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  • Case report
  • Open Access
  • Open Peer Review

A remarkable response to pazopanib, despite recurrent liver toxicity, in a patient with a high grade endometrial stromal sarcoma, a case report

  • 1Email author,
  • 2,
  • 3,
  • 3 and
  • 1
BMC Cancer201818:92

https://doi.org/10.1186/s12885-018-3999-0

  • Received: 14 September 2016
  • Accepted: 16 January 2018
  • Published:
Open Peer Review reports

Abstract

Background

Pazopanib is an oral tyrosine kinase inhibitor registered for metastatic renal cell carcinoma and soft tissue sarcoma. Liver toxicity is a common side effect for this class of agents. The current opinion is that in case of severe liver toxicity pazopanib should be interrupted and restarted at a lower dose after returning to Common Terminology Criteria for Adverse Events (CTCAE) grade 1. After recurrence of liver toxicity at the lower dose it is advised to permanently stop pazopanib. We describe a patient with an YWHAE-FAM22 translocated endometrial stromal sarcoma with a remarkable response to pazopanib despite recurrent liver toxicity.

Case Presentation

A 40 year old woman was diagnosed with metastatic YWHAE-FAM22 translocated endometrial stromal sarcoma. She was treated successively with doxorubicin, megestrol acetate and anastrozole, before pazopanib was initiated. Several dose interruptions and reductions were necessary due to liver toxicity, but nevertheless she had a good partial response. Seven months after the start, pazopanib was permanently stopped because of a bilateral pneumothorax. Nine months later it was reinitiated because of progression and was continued for another 8 months until final disease progression.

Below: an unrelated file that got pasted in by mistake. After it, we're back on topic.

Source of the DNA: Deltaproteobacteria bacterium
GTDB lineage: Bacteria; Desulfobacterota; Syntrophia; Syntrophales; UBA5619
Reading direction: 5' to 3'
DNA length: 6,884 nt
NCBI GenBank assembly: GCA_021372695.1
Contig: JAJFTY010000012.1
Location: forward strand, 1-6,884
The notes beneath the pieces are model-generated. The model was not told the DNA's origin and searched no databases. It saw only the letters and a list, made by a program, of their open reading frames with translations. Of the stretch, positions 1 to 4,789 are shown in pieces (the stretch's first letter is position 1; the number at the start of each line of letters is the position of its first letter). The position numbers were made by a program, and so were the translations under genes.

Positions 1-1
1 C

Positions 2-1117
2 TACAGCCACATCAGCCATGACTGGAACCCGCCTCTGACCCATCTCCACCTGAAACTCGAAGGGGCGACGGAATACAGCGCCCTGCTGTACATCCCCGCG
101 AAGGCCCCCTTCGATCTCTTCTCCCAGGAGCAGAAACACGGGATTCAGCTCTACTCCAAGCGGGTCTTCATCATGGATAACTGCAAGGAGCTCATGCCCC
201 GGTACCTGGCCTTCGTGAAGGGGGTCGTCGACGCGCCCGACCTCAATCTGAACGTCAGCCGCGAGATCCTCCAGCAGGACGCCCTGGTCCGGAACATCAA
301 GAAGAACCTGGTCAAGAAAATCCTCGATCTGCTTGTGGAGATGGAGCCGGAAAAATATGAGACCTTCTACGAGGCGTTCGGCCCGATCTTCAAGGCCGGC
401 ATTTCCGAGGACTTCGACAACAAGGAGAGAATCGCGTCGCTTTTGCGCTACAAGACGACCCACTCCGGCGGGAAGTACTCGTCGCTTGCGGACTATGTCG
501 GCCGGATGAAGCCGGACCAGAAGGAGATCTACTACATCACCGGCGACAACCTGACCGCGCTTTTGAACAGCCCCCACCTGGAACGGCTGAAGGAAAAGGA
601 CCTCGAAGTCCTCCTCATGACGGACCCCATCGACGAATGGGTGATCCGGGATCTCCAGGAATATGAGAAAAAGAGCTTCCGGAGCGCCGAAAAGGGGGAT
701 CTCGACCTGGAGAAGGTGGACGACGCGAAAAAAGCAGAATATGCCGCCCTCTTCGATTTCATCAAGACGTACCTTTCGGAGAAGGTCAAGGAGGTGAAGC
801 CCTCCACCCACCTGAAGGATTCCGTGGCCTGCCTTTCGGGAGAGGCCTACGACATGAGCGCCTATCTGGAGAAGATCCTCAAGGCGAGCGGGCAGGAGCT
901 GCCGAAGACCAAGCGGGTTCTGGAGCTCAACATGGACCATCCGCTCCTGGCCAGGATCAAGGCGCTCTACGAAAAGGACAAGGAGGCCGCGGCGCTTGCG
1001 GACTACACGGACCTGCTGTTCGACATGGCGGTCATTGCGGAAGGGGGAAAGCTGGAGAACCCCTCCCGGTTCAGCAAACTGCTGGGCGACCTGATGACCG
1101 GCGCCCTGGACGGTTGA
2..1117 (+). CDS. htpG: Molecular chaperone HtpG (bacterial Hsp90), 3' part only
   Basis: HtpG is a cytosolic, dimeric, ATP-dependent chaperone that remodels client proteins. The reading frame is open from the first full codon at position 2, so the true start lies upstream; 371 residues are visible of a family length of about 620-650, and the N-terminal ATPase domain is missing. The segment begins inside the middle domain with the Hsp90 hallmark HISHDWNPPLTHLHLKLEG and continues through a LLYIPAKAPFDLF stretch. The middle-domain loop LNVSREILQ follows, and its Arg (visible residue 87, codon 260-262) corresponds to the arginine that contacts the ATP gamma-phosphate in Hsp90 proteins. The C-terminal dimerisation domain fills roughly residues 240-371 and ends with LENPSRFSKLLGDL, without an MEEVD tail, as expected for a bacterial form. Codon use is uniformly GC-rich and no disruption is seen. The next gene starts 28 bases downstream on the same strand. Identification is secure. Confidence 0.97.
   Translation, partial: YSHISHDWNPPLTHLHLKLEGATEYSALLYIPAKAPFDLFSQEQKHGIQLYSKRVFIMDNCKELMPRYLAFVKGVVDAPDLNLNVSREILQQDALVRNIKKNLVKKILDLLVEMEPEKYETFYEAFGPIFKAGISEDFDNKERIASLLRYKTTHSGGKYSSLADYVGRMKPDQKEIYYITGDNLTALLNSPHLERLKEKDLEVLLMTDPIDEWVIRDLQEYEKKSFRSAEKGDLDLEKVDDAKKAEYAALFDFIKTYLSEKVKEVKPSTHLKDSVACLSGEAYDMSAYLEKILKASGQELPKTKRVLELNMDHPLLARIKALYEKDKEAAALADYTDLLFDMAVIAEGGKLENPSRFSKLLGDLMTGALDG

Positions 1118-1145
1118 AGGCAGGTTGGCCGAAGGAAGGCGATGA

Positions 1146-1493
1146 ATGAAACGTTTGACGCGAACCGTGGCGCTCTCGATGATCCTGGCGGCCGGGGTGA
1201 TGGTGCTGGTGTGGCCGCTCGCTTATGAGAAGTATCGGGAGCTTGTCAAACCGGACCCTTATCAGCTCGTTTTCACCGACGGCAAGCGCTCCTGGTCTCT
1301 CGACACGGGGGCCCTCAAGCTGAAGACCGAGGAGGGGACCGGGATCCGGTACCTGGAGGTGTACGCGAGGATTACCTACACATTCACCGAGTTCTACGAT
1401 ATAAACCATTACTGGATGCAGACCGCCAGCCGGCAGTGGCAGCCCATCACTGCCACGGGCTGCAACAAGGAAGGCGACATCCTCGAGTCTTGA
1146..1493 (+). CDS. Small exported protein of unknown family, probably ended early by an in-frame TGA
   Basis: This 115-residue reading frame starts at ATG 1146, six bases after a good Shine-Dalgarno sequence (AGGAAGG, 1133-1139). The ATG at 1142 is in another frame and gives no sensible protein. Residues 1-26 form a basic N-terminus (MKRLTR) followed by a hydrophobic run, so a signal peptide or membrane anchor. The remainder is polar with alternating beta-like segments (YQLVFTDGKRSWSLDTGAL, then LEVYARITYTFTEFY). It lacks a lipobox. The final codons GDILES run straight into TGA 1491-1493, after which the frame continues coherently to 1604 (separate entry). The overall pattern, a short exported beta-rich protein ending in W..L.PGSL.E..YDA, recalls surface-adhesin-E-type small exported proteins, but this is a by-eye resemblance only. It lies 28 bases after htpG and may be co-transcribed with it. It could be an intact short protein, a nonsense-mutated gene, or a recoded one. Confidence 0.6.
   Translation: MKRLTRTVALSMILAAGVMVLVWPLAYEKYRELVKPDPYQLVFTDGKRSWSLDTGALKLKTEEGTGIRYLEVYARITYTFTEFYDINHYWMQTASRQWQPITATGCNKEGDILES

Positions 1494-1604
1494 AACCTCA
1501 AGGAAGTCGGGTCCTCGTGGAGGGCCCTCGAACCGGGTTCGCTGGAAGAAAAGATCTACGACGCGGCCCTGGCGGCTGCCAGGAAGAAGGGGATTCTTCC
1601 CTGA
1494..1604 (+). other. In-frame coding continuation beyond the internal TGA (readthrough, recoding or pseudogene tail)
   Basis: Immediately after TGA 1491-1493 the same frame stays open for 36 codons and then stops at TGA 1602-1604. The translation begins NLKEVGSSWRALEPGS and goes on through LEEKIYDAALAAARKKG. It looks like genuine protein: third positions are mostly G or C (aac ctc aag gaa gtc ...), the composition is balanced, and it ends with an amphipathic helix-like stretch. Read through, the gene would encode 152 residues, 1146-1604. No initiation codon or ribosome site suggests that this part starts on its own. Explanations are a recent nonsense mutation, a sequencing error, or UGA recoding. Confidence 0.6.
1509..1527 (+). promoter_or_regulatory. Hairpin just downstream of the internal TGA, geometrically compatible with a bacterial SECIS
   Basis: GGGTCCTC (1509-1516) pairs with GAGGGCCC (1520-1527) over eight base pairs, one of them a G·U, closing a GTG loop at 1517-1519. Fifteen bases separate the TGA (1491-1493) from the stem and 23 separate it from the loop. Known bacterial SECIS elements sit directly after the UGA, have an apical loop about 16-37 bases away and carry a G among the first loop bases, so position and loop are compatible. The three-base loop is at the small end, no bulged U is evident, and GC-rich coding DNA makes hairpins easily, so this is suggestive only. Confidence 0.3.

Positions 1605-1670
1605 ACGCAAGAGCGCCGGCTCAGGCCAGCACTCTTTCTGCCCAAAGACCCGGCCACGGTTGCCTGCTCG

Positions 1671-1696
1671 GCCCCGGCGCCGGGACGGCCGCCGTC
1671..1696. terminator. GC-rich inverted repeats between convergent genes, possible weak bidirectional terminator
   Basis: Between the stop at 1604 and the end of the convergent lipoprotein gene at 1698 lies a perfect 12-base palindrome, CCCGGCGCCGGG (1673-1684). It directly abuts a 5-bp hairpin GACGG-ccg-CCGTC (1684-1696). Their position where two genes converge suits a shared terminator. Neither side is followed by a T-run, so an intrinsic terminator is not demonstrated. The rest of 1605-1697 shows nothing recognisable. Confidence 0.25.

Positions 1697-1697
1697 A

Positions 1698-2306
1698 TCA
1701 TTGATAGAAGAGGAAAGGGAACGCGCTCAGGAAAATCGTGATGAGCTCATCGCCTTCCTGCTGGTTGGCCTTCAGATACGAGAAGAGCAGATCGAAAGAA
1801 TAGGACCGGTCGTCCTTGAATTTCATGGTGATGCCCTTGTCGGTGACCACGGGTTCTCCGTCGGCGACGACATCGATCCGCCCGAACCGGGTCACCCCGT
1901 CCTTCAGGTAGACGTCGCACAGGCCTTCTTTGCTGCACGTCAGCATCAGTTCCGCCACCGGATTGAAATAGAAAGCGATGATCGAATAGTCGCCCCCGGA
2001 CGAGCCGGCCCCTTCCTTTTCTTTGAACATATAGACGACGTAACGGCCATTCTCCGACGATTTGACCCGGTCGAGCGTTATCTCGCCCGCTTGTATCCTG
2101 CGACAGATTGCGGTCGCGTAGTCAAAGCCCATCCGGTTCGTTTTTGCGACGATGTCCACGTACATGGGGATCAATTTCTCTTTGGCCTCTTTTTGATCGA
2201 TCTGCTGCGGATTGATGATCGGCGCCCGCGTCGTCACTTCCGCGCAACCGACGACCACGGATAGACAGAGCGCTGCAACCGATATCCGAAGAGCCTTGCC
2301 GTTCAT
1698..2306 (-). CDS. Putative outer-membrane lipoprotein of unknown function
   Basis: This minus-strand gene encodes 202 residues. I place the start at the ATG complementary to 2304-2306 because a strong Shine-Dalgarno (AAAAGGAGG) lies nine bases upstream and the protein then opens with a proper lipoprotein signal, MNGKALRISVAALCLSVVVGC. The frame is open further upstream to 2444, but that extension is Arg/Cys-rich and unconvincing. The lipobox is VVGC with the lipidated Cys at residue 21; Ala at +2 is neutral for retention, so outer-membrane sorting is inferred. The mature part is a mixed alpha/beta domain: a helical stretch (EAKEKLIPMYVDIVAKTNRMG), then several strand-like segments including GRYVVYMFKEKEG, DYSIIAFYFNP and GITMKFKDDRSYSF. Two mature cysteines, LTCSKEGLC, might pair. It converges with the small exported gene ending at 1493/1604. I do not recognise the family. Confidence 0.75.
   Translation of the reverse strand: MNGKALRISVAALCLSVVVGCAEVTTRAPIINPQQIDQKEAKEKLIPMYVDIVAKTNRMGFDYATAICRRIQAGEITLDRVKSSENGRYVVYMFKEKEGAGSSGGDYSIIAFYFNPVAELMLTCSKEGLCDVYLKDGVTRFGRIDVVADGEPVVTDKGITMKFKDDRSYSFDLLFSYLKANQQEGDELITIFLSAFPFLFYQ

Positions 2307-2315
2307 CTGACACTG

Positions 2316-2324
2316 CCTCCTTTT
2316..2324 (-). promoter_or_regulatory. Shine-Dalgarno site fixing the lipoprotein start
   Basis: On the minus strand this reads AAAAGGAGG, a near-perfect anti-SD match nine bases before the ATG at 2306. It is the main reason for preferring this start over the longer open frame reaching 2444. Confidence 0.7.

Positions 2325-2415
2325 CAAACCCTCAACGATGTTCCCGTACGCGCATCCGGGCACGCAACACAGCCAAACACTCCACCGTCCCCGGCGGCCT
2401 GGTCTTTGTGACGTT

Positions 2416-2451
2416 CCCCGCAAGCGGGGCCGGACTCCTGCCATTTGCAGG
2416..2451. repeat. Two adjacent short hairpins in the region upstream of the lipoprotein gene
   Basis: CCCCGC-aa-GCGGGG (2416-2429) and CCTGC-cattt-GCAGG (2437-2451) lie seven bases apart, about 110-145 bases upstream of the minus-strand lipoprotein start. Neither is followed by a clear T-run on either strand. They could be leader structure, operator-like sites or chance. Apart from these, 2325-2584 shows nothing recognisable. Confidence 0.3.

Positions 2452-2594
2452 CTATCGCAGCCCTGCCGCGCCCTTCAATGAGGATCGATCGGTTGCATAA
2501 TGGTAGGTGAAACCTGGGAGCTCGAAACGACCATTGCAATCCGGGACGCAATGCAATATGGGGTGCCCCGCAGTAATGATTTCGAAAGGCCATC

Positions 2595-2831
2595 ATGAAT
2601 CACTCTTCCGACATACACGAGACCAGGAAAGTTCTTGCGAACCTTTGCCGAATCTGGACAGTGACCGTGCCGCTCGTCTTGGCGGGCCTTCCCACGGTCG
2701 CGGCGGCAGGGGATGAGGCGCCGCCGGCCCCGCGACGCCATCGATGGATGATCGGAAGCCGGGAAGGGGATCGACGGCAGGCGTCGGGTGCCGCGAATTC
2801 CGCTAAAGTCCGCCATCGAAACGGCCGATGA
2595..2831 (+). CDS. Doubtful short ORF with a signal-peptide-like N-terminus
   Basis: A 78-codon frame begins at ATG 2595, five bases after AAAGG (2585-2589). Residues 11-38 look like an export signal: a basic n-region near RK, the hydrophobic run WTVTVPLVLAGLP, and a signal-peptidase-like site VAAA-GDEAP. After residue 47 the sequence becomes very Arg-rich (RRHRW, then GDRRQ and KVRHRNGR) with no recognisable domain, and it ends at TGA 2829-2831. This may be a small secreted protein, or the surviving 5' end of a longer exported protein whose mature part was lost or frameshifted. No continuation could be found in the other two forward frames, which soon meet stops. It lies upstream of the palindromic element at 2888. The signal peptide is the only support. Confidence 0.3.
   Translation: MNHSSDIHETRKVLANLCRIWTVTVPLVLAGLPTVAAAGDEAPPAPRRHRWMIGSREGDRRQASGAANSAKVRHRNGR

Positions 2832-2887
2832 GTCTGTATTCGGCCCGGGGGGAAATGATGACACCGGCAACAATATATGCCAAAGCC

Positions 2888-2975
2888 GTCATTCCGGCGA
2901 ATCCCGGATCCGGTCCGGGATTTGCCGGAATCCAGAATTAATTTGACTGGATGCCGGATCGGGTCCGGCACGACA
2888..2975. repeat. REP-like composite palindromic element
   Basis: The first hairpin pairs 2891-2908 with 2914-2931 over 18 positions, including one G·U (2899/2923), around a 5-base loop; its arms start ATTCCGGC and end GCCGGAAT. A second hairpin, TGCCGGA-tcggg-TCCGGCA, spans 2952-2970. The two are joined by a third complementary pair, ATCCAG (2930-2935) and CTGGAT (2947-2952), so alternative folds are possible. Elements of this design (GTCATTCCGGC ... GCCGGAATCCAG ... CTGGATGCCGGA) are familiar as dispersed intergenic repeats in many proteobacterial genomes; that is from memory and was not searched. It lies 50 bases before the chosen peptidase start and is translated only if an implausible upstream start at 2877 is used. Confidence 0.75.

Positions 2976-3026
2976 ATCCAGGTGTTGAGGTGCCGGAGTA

Conclusion

In contrast to the current summary of product characteristics of pazopanib, the drug was successfully continued despite recurrent liver toxicity, and no further liver function deterioration was found. This case suggests that further dose reductions are good practice when liver toxicity limits treatment in responding patients.

Secondly, this patient with rare YWHAE-FAM22 translocated endometrial stromal sarcoma showed a remarkable response to VEGFR/KIT inhibitor pazopanib. Recently, it was reported that this specific subtype of endometrial stromal sarcoma overexpresses CD117, but has no KIT mutations.

This case illustrates that (a) pazopanib can be continued in patients with recurrent liver toxicity after dose reductions under strict surveillance and that (b) pazopanib shows good efficacy in YWHAE-FAM22 translocated endometrial stromal sarcoma.

Keywords

  • Pazopanib
  • Endometrial stromal sarcoma
  • Liver function
  • Adverse events
  • Response

Background

The oral anti-angiogenic tyrosine kinase inhibitor (TKI) pazopanib is a multi-target TKI [1]. Its main activity is against vascular endothelial growth factor receptors (VEGFR) 1, 2 and 3, platelet derived growth factor receptors (PDGFR) and KIT [1]. The phase III PALETTE study showed an increase in the progression free survival (PFS) from 1.6 months with placebo to 4.6 months with pazopanib (Votrient®, GlaxoSmithKline) in patients with metastatic soft tissue sarcoma [2, 3]. Pazopanib is also effective in renal-cell carcinoma (RCC), with an increase in PFS from 4.2 months with placebo to 9.2 months with pazopanib [4]. Overall survival (OS) was also significantly increased with pazopanib despite cross-over from placebo treatment to pazopanib treatment [5].

Liver toxicity is a well-known side effect of pazopanib, with an incidence in the PALETTE study of a grade ≥ 2 elevated alanine aminotransferase (ALAT) of 10% (placebo 3%) and aspartate aminotransferase (ASAT) of 8% (placebo 2%) [2]. An increase in total bilirubin was not seen in this study. In the RCC study, a National Cancer Institute (NCI) Common Terminology Criteria for Adverse Events (CTCAE) grade ≥ 3 increase in ALAT was found in 12% (placebo 1%), ASAT 7% (< 1%) and total bilirubin 3% (1%) [4]. Two patients in this RCC study were assessed as having died due to abnormal hepatic function. The current opinion is that physicians should be careful prescribing pazopanib in patients with abnormal ASAT, ALAT and total bilirubin levels and that treatment should be discontinued at least temporarily when grade 3 or more elevations occur during treatment. In case of recurrence of liver function abnormalities after restarting treatment pazopanib should be stopped permanently [6].